The new breed of English nationalist, with Thatcherism as its source, preaches ?direct democracy? based on referendums. They are not scrupulous parliamentarians. That is, they are not fully convinced that Parliament is sovereign. They would probably say the nation is sovereign, like French revolutionaries. They have a distinct distrust of parliamentarians, as they showed during the Expense Scandal. This distrust was evident in last week?s speeches ¬? as in the repeated phrase, ?of course, Parliament may well overthrow this democratic bill.? And they will not stop with this one referendum, if they get it. If they had their way they would destroy the Euro and the European Union. They would ally, as they already have, with other nationalist, extra-parliamentary parties in Europe. Their policies are identical to Marine Le Pen?s Front National.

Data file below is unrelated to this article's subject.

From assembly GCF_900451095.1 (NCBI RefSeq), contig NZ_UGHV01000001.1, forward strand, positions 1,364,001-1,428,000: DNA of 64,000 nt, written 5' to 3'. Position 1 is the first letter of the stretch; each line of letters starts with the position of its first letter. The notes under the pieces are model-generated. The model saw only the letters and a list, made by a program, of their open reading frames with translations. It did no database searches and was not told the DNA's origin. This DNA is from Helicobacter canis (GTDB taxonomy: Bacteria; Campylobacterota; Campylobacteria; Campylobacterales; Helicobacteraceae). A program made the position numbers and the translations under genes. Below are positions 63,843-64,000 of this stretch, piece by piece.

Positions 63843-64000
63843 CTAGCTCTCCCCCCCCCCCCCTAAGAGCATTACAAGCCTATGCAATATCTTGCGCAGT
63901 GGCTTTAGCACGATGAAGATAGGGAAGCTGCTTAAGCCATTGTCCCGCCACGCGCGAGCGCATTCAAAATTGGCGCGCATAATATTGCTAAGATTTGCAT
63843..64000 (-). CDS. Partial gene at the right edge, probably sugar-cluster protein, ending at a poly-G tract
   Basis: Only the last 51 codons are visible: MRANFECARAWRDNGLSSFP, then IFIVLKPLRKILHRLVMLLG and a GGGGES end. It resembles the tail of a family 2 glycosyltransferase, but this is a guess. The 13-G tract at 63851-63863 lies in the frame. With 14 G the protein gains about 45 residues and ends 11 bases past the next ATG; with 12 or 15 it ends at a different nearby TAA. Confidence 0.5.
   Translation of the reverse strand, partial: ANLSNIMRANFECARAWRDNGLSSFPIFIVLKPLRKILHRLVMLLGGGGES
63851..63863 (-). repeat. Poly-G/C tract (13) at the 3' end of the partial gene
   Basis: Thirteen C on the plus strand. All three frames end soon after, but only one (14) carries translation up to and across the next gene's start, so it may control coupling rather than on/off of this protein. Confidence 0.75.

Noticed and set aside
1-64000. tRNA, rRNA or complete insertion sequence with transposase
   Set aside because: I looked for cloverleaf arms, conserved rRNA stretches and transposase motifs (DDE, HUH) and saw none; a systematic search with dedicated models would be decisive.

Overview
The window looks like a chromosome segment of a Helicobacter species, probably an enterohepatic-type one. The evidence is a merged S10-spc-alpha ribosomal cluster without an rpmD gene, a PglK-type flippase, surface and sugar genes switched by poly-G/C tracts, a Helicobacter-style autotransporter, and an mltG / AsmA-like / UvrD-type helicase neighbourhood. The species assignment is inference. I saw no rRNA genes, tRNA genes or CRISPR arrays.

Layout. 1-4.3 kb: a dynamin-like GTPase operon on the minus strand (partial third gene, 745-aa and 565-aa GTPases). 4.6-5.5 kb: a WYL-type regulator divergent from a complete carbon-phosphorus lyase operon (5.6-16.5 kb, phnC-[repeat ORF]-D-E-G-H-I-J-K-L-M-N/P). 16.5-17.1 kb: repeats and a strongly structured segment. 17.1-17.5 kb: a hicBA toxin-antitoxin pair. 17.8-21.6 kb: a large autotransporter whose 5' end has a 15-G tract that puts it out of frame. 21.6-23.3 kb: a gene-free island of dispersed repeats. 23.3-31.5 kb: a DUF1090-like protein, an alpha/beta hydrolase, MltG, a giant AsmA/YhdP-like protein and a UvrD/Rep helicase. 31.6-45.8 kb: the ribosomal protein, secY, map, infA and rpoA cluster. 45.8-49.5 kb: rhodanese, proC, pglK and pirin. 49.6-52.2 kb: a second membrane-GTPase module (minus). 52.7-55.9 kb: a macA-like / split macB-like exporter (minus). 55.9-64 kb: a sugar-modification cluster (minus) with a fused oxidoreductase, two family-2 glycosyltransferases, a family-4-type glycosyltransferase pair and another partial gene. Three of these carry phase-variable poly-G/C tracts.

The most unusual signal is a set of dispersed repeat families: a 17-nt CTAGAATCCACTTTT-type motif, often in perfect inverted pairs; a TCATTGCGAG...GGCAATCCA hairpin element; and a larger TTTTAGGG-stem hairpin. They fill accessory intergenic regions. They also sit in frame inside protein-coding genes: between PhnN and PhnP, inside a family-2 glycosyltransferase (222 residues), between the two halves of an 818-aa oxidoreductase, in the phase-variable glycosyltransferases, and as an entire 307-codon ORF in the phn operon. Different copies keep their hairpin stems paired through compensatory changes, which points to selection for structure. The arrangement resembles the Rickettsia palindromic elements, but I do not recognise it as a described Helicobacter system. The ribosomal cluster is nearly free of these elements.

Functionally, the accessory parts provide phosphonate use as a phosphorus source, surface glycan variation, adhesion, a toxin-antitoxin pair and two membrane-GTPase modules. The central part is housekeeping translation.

Both the FN and the British Eurosceptics believe in ?direct democracy? as opposed to parliamentary democracy. Eurosceptics, like all European nationalist parties, are against most international institutions. It has been pointed out that Britain, if she were to quit the European Union, would in all likelihood lose her permanent seat in the Security Council of the United Nations. These English nationalists couldn?t give a hoot: they don?t like the United Nations.